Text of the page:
There is a reason Johnson and Johnson has a rule that if you can't be #1 or #2 in the market - DON'T ENTER IT. Seth completed his post titled #1 at the Box Office with a comment that should be clarified. He stated "If your marketing strategy requires you to hit #1 in order to succeed, you probably need a new marketing strategy."
First, please read The Rule of Three by Jagdish Sheth and Rajendra Sisodia. Its about surviving and thriving in a competitive market. They put forth the theory that just three major players ultimately emerge in all markets - such as ExxonMobil, Texaco, and Chevron in petroleum, and Gerber, Beech-Nut, and Heinz in baby foods. The PC industry is moving in this direction as well - with Dell, HPQ (that merger eliminated one) and either Sony or Lenovo as the third.
These three "giants" will be surrounded by "specialists" that will own niche areas. Examples of this are Apple or Toshiba for computing (Apple owns the design and education space and Toshiba is known for its laptops), or mid-size dwellers that struggle to reach a large enough audience (Gateway).
So, to Seth's point, you don't have to be #1 to be successful. Apple is doing very fine right now, thank you very much. But, if you don't have a niche, its tough to survive as a mid-size player such as Gateway. This is because you fly in the wake of the big boys, and that is not a safe place to be. To that end, being the #3 of the three is no fun either. You are constantly battling the bigger players for price, positioning and brand dominance. There is a reason we don't keep troops at war for extended periods of time - it creates poor morale and fatigue.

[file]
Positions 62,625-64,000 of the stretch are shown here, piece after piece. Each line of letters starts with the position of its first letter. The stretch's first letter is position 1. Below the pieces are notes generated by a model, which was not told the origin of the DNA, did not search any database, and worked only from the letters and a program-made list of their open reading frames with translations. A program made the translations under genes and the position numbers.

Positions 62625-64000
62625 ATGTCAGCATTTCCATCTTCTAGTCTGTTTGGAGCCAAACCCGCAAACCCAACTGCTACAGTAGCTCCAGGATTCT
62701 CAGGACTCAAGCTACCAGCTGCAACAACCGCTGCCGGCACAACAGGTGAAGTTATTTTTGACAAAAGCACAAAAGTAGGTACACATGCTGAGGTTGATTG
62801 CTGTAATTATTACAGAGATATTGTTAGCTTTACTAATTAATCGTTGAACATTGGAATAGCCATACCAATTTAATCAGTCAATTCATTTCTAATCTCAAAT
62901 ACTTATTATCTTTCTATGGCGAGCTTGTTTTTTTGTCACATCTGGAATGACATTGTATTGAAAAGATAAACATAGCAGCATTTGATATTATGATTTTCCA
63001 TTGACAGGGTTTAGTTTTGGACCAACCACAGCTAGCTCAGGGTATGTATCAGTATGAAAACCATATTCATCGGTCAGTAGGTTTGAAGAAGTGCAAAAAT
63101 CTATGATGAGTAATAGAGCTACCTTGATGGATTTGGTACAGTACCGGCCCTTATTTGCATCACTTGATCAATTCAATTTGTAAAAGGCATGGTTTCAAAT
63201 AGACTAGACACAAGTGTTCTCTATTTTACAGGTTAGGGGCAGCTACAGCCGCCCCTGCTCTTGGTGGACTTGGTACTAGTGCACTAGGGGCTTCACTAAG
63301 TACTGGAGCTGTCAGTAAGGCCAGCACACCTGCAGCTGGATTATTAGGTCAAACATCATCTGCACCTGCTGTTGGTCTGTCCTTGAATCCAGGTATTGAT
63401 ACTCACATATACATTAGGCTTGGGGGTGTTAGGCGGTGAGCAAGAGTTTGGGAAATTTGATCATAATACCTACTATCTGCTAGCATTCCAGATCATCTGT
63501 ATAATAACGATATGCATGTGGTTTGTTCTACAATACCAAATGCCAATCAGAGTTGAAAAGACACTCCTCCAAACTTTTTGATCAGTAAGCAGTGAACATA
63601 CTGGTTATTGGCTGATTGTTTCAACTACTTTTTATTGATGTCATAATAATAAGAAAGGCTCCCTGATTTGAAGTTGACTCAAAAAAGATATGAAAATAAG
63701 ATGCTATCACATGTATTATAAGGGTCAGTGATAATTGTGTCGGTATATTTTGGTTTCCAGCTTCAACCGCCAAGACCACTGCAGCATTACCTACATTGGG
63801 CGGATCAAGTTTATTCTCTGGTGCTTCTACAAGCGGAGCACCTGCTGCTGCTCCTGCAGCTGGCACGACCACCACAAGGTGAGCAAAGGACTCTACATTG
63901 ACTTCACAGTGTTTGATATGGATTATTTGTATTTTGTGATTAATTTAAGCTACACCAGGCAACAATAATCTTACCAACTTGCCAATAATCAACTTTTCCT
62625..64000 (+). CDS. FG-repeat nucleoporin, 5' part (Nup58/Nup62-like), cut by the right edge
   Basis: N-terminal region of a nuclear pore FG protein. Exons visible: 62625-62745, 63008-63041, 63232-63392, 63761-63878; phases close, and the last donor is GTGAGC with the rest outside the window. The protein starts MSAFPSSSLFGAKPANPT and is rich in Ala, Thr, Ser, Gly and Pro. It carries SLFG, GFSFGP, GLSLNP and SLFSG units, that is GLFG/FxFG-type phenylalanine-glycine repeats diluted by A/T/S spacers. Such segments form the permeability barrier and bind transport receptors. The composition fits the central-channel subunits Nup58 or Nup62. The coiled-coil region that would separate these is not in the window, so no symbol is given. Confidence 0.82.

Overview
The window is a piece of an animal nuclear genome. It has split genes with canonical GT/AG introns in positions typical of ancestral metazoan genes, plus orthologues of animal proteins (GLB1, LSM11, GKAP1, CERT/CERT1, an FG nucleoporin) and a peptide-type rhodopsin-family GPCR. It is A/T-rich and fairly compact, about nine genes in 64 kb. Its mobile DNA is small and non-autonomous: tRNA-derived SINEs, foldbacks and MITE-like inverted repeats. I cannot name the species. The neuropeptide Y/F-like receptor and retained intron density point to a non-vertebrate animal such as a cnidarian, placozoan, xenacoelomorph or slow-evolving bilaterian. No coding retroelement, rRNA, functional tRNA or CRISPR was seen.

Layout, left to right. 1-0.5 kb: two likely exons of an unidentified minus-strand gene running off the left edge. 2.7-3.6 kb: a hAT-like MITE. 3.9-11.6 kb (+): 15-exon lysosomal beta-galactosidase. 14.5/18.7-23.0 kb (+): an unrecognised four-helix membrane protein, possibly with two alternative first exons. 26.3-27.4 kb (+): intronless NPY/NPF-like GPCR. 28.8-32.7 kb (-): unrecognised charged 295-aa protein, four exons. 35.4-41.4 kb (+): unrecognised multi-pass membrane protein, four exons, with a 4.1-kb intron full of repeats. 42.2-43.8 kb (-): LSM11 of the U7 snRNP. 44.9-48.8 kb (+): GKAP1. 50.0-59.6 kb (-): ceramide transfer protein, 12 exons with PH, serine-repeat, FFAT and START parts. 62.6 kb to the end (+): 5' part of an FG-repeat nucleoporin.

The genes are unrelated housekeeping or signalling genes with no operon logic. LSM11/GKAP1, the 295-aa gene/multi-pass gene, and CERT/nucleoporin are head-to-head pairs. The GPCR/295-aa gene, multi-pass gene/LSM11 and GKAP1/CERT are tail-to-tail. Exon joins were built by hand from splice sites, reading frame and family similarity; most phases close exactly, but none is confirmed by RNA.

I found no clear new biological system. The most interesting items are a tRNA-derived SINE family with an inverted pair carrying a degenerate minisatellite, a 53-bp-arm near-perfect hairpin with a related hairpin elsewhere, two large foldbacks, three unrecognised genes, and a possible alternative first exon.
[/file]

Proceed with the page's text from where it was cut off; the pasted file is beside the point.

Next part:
I hypothesize that Johnson and Johnson has this rule because its very difficult to thrive (not just survive) when you are not one of the "three". Niche players in the long run tend get pinched out or bought (which is not a bad thing if you have equity!). Same goes for the mid-size dwellers - but they often go bankrupt first.
Net, its better to be #1 or #2 in your market or niche. Otherwise you are in for a rough ride. You can survive outside this realm, but the odds are against you in the long run.
Thus, I would humbly rephrase Seth's comment to say, "If your marketing strategy does not allow you to dominate a market or niche, you probably need a new marketing strategy."